Evaluation of Reliability and Validity of PDQ-39: Questionnaire in Iranian Patients With Parkinson’s Disease

AUTHORS

Azizallah Dehghan ORCID 1 , Haleh Ghaem 2 , Afshin Borhani-Haghighi 3 , Roya Safari-Faramani 4 , * , Mahmood Moosazadeh 5 , Ali Gholami 6

AUTHORS INFORMATION

1 Noncommunicable Diseases Research Center, Fasa university of Medical Sciences, Fasa, IR Iran

2 Department of Epidemiology, Faculty of Health, Shiraz University of Medical Sciences, Shiraz, IR Iran

3 Faculty of Medicine, Shiraz University of Medical Sciences, Shiraz, IR Iran

4 Research Center for Modeling in Health, Institute for Futures Studies in Health, Kerman University of Medical Sciences, Kerman, IR Iran

5 Health Sciences Research Center, Faculty of Health, Mazandaran University of Medical Sciences, Sari, IR Iran

6 Department of Epidemiology, Faculty of Health, Iran University of Medical Sciences, Tehran, IR Iran

How to Cite: Dehghan A, Ghaem H, Borhani-Haghighi A, Safari-Faramani R, Moosazadeh M, et al. Evaluation of Reliability and Validity of PDQ-39: Questionnaire in Iranian Patients With Parkinson’s Disease, Zahedan J Res Med Sci. 2016 ; 18(3):e6245. doi: 10.17795/zjrms-6245.

ARTICLE INFORMATION

Zahedan Journal of Research in Medical Sciences: 18 (3); e6245
Published Online: March 26, 2016
Article Type: Research Article
Received: January 5, 2015
Accepted: February 24, 2015
Crossmark

Crossmark

CHEKING

READ FULL TEXT
Abstract

Background: Parkinson’s disease is a progressive neurological disease. Measuring quality of life in these patients could be a useful tool for evaluation and prioritization of care services. The 39-item Parkinson’s Disease questionnaire (PDQ-39) is an acceptable measure to assess quality of life in these patients.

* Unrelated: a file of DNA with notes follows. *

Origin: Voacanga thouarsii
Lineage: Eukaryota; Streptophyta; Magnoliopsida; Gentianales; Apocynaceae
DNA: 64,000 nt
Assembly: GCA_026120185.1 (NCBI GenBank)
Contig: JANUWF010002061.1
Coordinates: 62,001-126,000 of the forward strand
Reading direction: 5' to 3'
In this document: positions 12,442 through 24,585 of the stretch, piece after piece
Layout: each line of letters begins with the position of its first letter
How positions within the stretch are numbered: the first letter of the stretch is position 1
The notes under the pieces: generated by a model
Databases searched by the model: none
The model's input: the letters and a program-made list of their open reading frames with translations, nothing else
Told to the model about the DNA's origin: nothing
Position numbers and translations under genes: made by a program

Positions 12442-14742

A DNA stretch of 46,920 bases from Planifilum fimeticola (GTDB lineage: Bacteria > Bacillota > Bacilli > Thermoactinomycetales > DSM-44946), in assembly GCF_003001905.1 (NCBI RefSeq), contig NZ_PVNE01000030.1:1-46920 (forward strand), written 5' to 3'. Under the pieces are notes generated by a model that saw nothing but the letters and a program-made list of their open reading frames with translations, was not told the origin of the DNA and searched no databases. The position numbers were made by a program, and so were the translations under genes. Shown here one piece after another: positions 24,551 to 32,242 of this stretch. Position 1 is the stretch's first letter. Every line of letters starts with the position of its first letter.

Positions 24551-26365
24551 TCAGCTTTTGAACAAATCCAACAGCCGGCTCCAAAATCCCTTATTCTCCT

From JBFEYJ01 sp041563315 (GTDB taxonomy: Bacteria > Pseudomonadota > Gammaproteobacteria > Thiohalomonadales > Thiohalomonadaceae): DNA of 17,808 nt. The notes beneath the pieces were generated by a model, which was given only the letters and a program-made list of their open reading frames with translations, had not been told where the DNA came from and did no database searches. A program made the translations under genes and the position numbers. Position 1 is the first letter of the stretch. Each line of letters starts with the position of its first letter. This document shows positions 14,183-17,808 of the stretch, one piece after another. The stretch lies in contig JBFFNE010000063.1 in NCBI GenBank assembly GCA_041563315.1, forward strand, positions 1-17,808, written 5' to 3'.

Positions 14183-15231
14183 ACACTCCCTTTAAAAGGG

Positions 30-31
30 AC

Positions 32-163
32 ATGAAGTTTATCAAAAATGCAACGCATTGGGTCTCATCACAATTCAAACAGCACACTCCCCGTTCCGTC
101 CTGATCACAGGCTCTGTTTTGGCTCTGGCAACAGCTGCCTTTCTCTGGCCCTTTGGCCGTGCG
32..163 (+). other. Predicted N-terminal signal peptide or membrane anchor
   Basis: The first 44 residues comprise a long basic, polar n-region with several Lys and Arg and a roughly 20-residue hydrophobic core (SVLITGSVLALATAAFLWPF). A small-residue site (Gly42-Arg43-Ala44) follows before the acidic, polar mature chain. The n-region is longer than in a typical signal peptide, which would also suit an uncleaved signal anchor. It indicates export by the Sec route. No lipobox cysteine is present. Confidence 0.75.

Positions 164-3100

Objectives: This study aims to assess the validity and reliability of the Persian version of PDQ-39 questionnaire.

Patients and Methods: In this cross-sectional study, Persian version of questionnaire was prepared with translation, back translation, cognation debriefing and culture adaptation. One hundred four Parkinson’s disease patients referred to Shahid Motahari clinic affiliated to Shiraz University of Medical Sciences were included in the study. Then PDQ-39 and general quality of life questionnaire (36-Item short form health survey: SF-36) were completed by trained interviewers. The reliability of the questionnaire was measured through Cronbach’s alpha coefficient. Construct validity assessed by item-scale correlation method and criterion validity was determined by discriminant validity and convergenent validity methods.

Results: Range of Cronbach’s alpha coefficient for different dimensions varied from 0.64 to 0.92. Cronbach’s alpha coefficient was higher than 0.70. Item-convergent validity ranged from 0.38 to 0.83. Similar dimensions of PDQ-39 and SF-36 questionnaire were highly correlated. The quality of life among higher stage patients was lower (P < 0.001).

Conclusions: Findings showed reliability and validity of Persian version of PDQ-39 is acceptable. It can be used to measure health related quality of life in Persian-speaking Parkinson’s disease patients.

Keywords

Parkinson Validity Reliability Quality of Life

Copyright © 2016, Zahedan University of Medical Sciences. This is an open-access article distributed under the terms of the Creative Commons Attribution-NonCommercial 4.0 International License (http://creativecommons.org/licenses/by-nc/4.0/) which permits copy and redistribute the material just in noncommercial usages, provided the original work is properly cited.

1. Background

Parkinson’s disease (PD) is a neurodegenerative disorder, characterized by rigidity, tremor, bradykinesia, mask-like face and abnormal posture. It usually begins by the ages of 50 - 65 years and causes neuronal dysfunction. The prevalence is estimated to be 100 to 200 cases per 100,000 and the annual incidence is 20 cases per 100,000 [1, 2]. Quality of life (QoL) is a wide spreading concept which encompasses all dimensions of life including health. It has physical, physiological, social and spiritual dimensions [3]. According to the definition of WHO it is “individuals” perception of their position in life in the context of the culture and value systems in which they live and in relation to their goals, expectations, standards and concerns” [4].